An elderly Mafia member Wednesday described helping Francis P. “Cadillac Frank” Salemme dispose of the body of Steven DiSarro in 1993, detailing how he oversaw the burial of DiSarro’s body in Providence in the dark of night and then ordered it dug up days later to remove a blue tarp Salemme feared could incriminate him and others.
Joey DeLuca, a Providence native who said he followed his brother, Bobby, into becoming a “made member” of the Mafia decades ago, testified that Salemme was a leader of the regional Mafia in 1993 when he ordered Bobby DeLuca to be ready to bury a body on May 10, 1993.
Joey DeLuca testified in US District Court that he decided to handle the task mostly on his own because he was concerned his brother, who was by then known to be a major figure in the New England mob, could end up being arrested if he was found with a corpse. His brother had “two challenged children” and Joey DeLuca said the children would be without their father if Bobby DeLuca participated.
“I said there is no sense in both of us going,” he testified. “One of us got to stay on the street if something happens.”
DeLuca said a rented car was parked near a jewelry factory in Providence and that he met Salemme on May 10, 1993. Salemme was driving a red Jeep or a vehicle that looked like one, DeLuca testified. He said after some brief conversation, both he and Salemme picked up DiSarro’s body from the Jeep and transferred it to the rental car.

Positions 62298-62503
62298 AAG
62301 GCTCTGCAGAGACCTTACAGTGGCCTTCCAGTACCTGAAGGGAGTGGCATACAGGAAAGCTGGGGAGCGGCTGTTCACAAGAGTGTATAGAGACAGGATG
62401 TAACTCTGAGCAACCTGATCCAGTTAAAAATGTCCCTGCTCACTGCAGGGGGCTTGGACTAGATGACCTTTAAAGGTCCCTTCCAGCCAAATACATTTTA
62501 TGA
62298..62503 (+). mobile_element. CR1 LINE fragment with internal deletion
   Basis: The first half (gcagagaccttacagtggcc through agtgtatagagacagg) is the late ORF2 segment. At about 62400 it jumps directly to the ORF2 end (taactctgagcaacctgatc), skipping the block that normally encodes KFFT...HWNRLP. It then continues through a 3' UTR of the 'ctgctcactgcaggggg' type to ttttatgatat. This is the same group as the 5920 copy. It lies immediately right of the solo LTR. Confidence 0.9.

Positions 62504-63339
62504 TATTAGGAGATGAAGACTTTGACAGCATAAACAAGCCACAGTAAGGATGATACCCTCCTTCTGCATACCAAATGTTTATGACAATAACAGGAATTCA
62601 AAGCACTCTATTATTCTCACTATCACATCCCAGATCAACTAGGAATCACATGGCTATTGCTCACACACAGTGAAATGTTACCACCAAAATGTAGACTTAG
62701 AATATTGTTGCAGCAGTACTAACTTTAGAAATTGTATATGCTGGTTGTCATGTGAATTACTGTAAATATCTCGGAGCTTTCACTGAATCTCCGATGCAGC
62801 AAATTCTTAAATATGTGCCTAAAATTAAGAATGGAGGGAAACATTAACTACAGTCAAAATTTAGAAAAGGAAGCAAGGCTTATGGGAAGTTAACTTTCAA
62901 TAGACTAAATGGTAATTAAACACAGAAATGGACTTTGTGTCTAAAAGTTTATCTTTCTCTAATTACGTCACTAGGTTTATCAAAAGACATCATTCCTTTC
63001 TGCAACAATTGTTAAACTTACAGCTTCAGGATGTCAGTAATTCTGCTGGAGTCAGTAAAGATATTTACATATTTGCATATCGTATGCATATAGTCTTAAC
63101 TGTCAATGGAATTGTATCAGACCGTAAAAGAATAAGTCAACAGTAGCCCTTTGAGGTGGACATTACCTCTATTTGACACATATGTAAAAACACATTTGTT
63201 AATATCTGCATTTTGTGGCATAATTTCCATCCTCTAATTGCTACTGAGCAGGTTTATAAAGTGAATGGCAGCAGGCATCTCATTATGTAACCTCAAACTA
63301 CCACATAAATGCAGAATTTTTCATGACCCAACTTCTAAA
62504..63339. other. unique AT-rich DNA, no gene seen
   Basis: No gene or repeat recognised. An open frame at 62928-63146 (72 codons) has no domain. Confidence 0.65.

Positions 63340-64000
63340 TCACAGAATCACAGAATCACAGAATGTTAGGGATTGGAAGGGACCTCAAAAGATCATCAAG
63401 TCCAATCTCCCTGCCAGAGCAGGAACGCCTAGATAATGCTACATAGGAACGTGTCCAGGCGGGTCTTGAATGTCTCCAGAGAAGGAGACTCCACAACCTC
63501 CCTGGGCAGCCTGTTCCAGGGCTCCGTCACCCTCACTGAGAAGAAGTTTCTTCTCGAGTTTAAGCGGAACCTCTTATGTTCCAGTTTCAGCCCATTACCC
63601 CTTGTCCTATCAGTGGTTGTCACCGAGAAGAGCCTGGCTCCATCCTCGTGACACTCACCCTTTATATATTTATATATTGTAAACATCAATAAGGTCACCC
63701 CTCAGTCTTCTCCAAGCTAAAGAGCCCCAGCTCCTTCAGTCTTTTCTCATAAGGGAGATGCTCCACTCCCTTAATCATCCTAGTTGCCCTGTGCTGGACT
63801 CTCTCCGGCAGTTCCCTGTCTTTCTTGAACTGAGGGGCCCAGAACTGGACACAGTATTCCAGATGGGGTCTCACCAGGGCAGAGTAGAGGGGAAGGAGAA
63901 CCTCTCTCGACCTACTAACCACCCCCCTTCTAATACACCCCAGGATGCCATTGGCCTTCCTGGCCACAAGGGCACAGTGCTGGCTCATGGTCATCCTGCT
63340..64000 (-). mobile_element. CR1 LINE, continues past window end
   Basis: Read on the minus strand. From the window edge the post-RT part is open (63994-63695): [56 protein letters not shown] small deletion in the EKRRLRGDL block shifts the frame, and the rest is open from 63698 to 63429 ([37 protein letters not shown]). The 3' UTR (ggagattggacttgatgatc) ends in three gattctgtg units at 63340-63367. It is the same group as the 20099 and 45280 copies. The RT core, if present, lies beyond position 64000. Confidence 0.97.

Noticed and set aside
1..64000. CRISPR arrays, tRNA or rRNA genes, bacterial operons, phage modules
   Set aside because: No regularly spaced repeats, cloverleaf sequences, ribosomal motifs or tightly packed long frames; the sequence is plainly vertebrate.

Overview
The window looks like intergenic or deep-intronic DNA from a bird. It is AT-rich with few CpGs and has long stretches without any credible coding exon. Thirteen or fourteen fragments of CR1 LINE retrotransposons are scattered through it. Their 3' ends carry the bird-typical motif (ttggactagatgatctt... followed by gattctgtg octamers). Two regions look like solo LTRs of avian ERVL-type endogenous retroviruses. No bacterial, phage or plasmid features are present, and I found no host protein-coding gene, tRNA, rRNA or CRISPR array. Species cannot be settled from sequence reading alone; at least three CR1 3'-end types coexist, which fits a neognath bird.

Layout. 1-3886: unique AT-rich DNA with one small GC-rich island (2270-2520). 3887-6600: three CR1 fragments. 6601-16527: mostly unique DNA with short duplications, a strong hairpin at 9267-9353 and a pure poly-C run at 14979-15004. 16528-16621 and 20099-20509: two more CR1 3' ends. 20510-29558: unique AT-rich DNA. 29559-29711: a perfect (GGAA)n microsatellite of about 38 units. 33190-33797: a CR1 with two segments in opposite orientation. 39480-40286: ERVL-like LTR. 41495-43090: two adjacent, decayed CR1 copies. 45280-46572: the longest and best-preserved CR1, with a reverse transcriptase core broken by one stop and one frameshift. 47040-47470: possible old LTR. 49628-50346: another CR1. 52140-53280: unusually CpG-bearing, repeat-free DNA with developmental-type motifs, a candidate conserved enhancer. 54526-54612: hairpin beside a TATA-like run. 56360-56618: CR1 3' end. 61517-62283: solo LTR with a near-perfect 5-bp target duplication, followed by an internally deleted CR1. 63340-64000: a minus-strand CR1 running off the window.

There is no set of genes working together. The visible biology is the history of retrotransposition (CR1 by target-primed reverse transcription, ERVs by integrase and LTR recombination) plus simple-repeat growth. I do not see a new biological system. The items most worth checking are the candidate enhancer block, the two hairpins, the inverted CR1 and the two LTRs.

“At that point, he lifted the hatch up and I opened the trunk,’’ DeLuca testified. “The body was wrapped in a blue tarp, and we both picked it up and switched it into the [rented] car. It was uncomfortably heavy, but we both managed to pick it up and put in the car.”
Before they both drove off in opposite directions, Salemme allegedly gave final instructions to DeLuca.
“ ‘Make sure that tarp comes out,’ ” Salemme allegedly told DeLuca. “ ‘There’s a lot of prints on there and yours are on there now.’ Then he told me . . . ‘make sure that blue tarp is gone.’ ’’
According to federal prosecutors, Salemme and his son, Frank Salemme Jr., orchestrated DiSarro’s death because they feared he would cooperate with the FBI in an ongoing investigation targeting the Salemmes. DiSarro managed the Channel, a now-defunct South Boston nightclub that Salemme and his son allegedly had a hidden interest in.
The elder Salemme is accused of summoning DiSarro to a meeting at his Sharon home on May 10, 1993, then watching while his son strangled him and Paul Weadick held his legs off the ground. Salemme Jr. died in 1995.
Weadick and Salemme have both pleaded not guilty.
Joey DeLuca is testifying under an agreement with prosecutors, and a federal prosecutor said in court that the statute of limitations for improper disposal of a body has expired.
On the witness stand, DeLuca said the car with DiSarro’s body in it was left parked in Providence for the next several hours while he and his brother decided how to dispose of the victim’s remains. They contacted William Ricci, who owned a Providence factory and was in the process of illegally burying hazardous waste, DeLuca testified.
He said they met Ricci at his factory, and all three discussed what to do next. Ricci offered to turn on a boiler at his mill so DiSarro’s remains could be incinerated. The idea was rejected because they feared chimney smoke might attract attention but more importantly may generate an odor that could lead to the arrival of police.